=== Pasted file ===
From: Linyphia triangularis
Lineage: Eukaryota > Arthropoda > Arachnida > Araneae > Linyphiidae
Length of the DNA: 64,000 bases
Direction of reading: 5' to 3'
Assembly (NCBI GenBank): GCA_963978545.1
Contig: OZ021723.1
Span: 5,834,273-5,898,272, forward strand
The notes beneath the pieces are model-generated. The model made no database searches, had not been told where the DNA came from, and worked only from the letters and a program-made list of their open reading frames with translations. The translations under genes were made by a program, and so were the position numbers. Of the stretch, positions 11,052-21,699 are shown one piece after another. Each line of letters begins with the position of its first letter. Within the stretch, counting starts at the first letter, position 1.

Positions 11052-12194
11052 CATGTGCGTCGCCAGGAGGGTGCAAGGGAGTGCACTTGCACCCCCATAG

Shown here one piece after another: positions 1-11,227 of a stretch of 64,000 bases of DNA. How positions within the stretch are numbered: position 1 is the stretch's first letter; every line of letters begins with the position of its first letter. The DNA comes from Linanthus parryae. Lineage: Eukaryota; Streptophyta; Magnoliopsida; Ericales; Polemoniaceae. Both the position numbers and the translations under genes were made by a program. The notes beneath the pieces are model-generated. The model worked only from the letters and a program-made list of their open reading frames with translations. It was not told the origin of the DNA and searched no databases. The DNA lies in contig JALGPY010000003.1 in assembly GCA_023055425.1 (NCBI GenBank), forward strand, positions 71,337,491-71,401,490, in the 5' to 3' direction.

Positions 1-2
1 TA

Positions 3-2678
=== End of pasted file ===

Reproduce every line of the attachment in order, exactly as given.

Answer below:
From: Linyphia triangularis
Lineage: Eukaryota > Arthropoda > Arachnida > Araneae > Linyphiidae
Length of the DNA: 64,000 bases
Direction of reading: 5' to 3'
Assembly (NCBI GenBank): GCA_963978545.1
Contig: OZ021723.1
Span: 5,834,273-5,898,272, forward strand
The notes beneath the pieces are model-generated. The model made no database searches, had not been told where the DNA came from, and worked only from the letters and a program-made list of their open reading frames with translations. The translations under genes were made by a program, and so were the position numbers. Of the stretch, positions 11,052-21,699 are shown one piece after another. Each line of letters begins with the position of its first letter. Within the stretch, counting starts at the first letter, position 1.

Positions 11052-12194
11052 CATGTGCGTCGCCAGGAGGGTGCAAGGGAGTGCACTTGCACCCCCATAG

Shown here one piece after another: positions 1-11,227 of a stretch of 64,000 bases of DNA. How positions within the stretch are numbered: position 1 is the stretch's first letter; every line of letters begins with the position of its first letter. The DNA comes from Linanthus parryae. Lineage: Eukaryota; Streptophyta; Magnoliopsida; Ericales; Polemoniaceae. Both the position numbers and the translations under genes were made by a program. The notes beneath the pieces are model-generated. The model worked only from the letters and a program-made list of their open reading frames with translations. It was not told the origin of the DNA and searched no databases. The DNA lies in contig JALGPY010000003.1 in assembly GCA_023055425.1 (NCBI GenBank), forward strand, positions 71,337,491-71,401,490, in the 5' to 3' direction.

Positions 1-2
1 TA

Positions 3-2678